Keynote speech at the 19th General Assembly of the International Federation of Red Cross and Red Crescent Societies (IFRC) by the Secretary-General’s Special Adviser on Post-2015 Development Planning, Ms Amina J. Mohammed, in Sydney on the 14th of November.
Ladies and Gentlemen, I am delighted to be here today and glad to have the opportunity to discuss the post-2015 Development Agenda and how the IFRC can collaborate on this matter.
We are all aware of the importance and magnitude of the task of defining a new development agenda. This is both a great opportunity and a huge responsibility for the United Nations and the rest of the international community.
The Millennium Development Goals (MDGs) have been the most successful global anti-poverty push in history. The MDGs have contributed to achieve significant and substantial progress.
However, we are now less than 800 days to the 2015 target date and immense challenges remain. Indeed, more than 1 billion people still live in extreme poverty and prospects for achieving all the MDGs differ sharply across and within countries including those that are most vulnerable to shocks and disasters.
This situation can partly be explained by the fact that new challenges have emerged while some old ones have intensified. The secritical issues include: conflicts and fragility, humanitarian disasters, employment (especially for the youth), inequality, demographic dynamics, knowledge gaps, environmental challenges and climate change.
Notwithstanding, in more than a decade of experience, we have learned that focused global development efforts and humanitarian interventions can make a difference. Through accelerated action and unrelenting efforts, the world can achieve the MDGs, protect the most vulnerable and generate momentum for an ambitious and inspiring post-2015 development framework. Now is the time to step up our efforts to build a more secure, just, dignified and sustainable future for all.
Voices at all level have made clear that business as usual will not acceptable. The post-2015 development framework will need to build on the progress achieved through the MDGs while confronting persistent inequalities and new challenges facing people and the planet.
The post-2015 agenda provides the opportunity for a paradigm shift in international development to build on the MDGs and address the eradication of poverty within the context of sustainable development in its three core dimensions, i.e. economic, social and environmental, as identified at the Rio+20 conference.
Emerging consensus highlights the need to promote a universal, single and coherent post-2015 global development agenda.
Based on several inputs, the Secretary-General submitted to the 68th General
Assembly last month, his report entitled “A Life of Dignity for All” summarizing his vision for bold action to achieve the MDGs and providing recommendations for post-2015.
The SG underlines on his Report some key elements of the emerging vision for the post-2015 development agenda. He underlines the following ones:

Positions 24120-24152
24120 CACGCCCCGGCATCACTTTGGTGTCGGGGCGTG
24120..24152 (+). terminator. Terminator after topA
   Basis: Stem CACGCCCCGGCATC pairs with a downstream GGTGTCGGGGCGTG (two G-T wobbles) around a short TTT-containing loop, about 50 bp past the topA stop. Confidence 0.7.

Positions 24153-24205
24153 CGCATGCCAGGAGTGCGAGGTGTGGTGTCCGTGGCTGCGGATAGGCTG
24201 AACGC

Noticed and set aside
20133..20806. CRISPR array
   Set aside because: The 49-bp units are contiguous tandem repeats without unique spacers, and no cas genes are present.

i) Universality, to mobilize all developed and developing countries and leave no one behind;
ii) sustainable development, to tackle the interlinked challenges facing the world, including a clear focus on ending extreme poverty in all its forms;
iii) inclusive economic transformations ensuring decent jobs, backed by sustainable technologies, and to shift to sustainable patterns of consumption and production;
iv) peace and governance, based on the rule of law and sound institutions, as key outcomes and enablers of development;
v) a new global partnership, recognizing shared interests, different needs and mutual responsibilities, to ensure commitment to and means of implementing this new vision; and
vi) being “fit for purpose”, to ensure the international community is equipped with the right institutions and tools to address the challenges of implementing the sustainable development agenda at the national level.
For this ambitious development framework to take shape and unfold there is general agreement among the international community that a business-as-usual approach is neither desirable nor feasible. A paradigm shift must take place to bring about a radical change of course and action.
Building resilient and sustainable societies and ecosystems means addressing both climate and disaster risks, and integrating these risks, as well as potential opportunities, into development planning.
I welcome the proactive role that the IFRC has played in the design of the post-2015 agenda including through your recent position paper which calls for the agenda to take into account the needs and rights of the most vulnerable people in setting targets and indicators for development.
As an Observer to the United Nations General Assembly, the IFRC is an important player on the design of the UN Post-2015 development agenda as well as ongoing consultations for a post-2015 framework for disaster risk reduction (that is, the Hyogo Framework for Action II).
Your reactions to the report of the High Level Panel were well received and have helped in shaping the report of the Secretary-General, A life of Dignity For All.